Thanks John: That's heartening information and the results will be
fascinating. By way of etymology, Baring-Gould in his classic (1910) Family
names and their story, classes STEER and variants (he cites STER or STERE of
the STEERES) as Anglo-Saxon "apocopes", which he distinguishes from the
dictionary definition by proposing that in this instance it refers to family
names that indicate either a physical resemblance to the entity (a STEER) by
the bearer, or signify some other relationship- e.g. the man who tended the
oxen (and possibly smelled like them?). His classic isn't one of the
Gospels, and these are insightful claims on his part as he attempted to
construct an early taxonomy. If his proposition is accurate, it might
account for the wide distribution of the name. I suppose the Industrial
Revolution would have played havoc with the distribution in many instances.
In the case of my own family, because Bovey Tracey was a small pottery town,
several of the folk were enticed through the late 17 and early 1800's to
Staffordshire. Throughout history I suspect there has been a flight from
country to town anyway., and the Civil War and Monmouth Rebellion in the
Westcountry might have had a redistributive effect. I'm sure the
distribution maps will raise as many interesting questions as they answer.
Thanks so much for bringing this sort of research to us John. Mike.
----- Original Message -----
From: "John Steer" <jdsteer(a)btopenworld.com>
Sent: Friday, February 13, 2004 11:26 AM
Subject: Re: [STEER] STEER/STEAR/STEERS
You voice many questions but they are questions asked by many. Of the
scattered Steers and variant names in England your question is "Do we in
fact connect, simply because we share the same rather unusual surname?"
I don't think that there's a simple answer but with the information I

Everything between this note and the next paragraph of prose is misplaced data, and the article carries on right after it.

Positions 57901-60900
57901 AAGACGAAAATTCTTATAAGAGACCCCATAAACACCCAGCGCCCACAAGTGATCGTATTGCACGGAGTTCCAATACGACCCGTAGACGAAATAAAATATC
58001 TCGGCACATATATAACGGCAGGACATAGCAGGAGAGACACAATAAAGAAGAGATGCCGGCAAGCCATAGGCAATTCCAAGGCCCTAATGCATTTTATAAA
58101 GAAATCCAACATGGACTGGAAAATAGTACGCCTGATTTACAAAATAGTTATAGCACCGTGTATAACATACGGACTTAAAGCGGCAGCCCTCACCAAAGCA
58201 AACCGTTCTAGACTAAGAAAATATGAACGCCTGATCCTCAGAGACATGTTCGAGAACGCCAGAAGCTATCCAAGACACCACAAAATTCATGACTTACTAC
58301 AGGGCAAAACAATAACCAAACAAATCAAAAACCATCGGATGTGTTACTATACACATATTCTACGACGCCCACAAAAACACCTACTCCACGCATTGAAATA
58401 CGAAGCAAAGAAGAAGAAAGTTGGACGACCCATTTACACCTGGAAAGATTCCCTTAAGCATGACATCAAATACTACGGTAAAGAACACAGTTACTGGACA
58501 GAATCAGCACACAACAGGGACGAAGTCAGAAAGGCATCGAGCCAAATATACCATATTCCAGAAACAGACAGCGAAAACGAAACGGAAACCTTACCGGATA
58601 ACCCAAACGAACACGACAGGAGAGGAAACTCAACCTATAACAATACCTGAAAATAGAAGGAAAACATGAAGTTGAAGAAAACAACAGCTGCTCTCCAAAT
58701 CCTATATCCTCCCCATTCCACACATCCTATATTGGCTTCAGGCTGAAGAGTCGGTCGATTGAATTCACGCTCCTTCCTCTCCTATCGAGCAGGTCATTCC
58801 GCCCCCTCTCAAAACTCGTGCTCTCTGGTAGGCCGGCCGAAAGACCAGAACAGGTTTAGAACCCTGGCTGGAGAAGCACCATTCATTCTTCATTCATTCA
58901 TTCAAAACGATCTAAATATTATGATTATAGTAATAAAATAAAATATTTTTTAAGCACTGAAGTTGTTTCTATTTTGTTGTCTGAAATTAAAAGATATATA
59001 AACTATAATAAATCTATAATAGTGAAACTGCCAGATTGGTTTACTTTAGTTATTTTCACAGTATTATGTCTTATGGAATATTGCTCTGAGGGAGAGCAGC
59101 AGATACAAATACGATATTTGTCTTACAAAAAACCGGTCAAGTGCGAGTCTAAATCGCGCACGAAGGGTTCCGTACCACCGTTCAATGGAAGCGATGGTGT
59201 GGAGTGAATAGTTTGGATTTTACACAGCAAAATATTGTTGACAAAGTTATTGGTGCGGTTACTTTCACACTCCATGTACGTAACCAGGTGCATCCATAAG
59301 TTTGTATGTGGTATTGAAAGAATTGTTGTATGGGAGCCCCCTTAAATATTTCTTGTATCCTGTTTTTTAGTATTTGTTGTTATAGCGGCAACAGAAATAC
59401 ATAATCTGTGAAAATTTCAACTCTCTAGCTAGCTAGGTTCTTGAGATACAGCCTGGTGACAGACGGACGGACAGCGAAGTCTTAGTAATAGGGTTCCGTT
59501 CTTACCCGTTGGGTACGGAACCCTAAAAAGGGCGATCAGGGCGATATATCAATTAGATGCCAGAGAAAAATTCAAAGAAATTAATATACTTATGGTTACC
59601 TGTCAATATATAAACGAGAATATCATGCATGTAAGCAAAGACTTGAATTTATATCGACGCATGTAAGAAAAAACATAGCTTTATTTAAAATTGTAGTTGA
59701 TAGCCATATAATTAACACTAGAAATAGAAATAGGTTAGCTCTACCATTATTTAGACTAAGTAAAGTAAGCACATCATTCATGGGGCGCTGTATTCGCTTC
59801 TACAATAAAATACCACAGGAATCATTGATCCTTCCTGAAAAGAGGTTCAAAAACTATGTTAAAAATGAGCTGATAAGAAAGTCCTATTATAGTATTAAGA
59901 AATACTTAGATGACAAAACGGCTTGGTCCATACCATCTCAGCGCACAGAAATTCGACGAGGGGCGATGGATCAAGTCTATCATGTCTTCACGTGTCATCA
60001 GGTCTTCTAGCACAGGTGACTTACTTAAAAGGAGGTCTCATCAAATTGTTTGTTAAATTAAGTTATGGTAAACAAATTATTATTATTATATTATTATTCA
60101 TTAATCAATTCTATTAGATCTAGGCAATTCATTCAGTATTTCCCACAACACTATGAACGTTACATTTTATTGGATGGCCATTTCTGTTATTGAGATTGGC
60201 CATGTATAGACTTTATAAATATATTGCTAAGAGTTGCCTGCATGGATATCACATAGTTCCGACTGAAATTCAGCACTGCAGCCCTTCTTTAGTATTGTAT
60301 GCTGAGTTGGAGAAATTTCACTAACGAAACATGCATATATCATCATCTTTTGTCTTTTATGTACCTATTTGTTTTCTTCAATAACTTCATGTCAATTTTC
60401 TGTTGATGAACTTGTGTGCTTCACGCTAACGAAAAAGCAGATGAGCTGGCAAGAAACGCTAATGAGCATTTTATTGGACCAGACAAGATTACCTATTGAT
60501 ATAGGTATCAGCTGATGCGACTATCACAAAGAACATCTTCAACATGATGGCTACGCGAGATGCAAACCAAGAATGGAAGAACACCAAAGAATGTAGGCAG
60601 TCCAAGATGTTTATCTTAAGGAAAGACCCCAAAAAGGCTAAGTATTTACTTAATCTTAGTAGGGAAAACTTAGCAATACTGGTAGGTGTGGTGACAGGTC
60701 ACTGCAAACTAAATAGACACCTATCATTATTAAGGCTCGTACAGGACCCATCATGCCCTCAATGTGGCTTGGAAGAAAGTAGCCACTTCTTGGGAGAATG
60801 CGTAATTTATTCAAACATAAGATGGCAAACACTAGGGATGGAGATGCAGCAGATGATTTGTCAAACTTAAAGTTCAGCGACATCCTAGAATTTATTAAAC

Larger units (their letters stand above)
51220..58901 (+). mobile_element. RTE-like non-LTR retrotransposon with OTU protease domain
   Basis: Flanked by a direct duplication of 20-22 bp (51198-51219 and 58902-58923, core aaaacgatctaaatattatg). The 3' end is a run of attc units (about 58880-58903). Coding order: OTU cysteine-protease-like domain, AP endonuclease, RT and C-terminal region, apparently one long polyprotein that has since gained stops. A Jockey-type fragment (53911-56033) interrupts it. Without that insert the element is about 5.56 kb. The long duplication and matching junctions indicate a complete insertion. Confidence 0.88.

currently have I would think that there is more than one origin of the
name, but no more than a small handful.
I don't think that it is an English name, but one has to be careful by
is meant by English. It's not an English name by trade, such as
Cooper, nor by place of origin such as Dunholme (Dunham) or
English language is hybrid and I suspect that the Steer name come to
in the formative years of the language from continental Europe, which
be Scandinavia, central Europe or France. It is also possible that
went from those places directly to the newer worlds occupied from
I have a distribution map of the Steer name in England and Wales based on
the 1881 census. A summary would be that the name is widespread, absent
(i.e. very low population) from the Cambridgeshire, Oxford and mid to
west Wales but common in Devon, south east England and West
These three distinct areas are not indicative of a common origin unless
those centres were seeded from elsewhere.
What will be more revealing is a distribution map based on the 1851 census
when I have completed that project. It will also be interesting to
maps showing distribution by occupation in 1851 as well as by
both with a view on migration patterns.
The 1851 census isn't entirely complete or indexed but it is mostly so and
will be a good snapshot of family distribution. Although migrations
and from the country were happening before 1851 much more occurred
afterwards particularly in England as the railways developed. We will see
what the results actually show but I would predict a tightening of the
populations around the three core areas with a strong presence around
but with a generally less wide distribution and more vacant areas.
could be some isolated but strong concentrations in small areas and as
exceptions the investigation of these could be informative generally.
What is equally needed is similar distribution analysis of the name and
suspected original names in continental Europe.
We're not short of things to do! And it's a fascinating quest.
John Steer, Dorking, England
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